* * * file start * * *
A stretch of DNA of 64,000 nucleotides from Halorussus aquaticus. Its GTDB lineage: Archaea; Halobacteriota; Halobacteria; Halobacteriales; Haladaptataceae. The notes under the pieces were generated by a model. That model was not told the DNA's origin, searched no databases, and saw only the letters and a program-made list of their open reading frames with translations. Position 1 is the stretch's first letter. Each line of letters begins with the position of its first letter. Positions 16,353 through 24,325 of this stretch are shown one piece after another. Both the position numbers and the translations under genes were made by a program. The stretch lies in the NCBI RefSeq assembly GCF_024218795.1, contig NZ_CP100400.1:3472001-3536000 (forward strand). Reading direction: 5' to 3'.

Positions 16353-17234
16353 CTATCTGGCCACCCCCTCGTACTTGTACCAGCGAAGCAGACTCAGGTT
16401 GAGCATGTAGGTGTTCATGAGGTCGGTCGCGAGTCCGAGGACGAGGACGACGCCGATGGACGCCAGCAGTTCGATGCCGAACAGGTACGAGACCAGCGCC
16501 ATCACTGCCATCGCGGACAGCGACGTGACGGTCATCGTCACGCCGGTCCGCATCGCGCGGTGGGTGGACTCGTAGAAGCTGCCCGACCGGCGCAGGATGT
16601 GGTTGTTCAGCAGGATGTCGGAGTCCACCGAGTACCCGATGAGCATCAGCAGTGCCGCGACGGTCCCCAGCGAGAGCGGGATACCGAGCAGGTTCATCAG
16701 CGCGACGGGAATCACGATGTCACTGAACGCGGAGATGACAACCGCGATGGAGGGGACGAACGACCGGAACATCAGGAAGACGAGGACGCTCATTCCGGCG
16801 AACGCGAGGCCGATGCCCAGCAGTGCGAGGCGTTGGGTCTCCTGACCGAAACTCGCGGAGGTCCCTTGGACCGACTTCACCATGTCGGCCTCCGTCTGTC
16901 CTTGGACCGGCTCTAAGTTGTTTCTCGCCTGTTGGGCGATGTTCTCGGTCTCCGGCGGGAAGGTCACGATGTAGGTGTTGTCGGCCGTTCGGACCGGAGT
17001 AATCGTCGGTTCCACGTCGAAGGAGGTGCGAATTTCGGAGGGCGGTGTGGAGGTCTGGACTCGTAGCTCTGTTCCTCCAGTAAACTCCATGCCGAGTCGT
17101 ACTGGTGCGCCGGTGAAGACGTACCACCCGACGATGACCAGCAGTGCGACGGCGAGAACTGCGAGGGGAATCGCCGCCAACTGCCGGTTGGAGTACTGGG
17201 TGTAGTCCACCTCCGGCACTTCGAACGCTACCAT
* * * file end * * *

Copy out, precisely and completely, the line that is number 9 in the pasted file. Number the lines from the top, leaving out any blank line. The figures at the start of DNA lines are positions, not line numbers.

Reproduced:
16901 CTTGGACCGGCTCTAAGTTGTTTCTCGCCTGTTGGGCGATGTTCTCGGTCTCCGGCGGGAAGGTCACGATGTAGGTGTTGTCGGCCGTTCGGACCGGAGT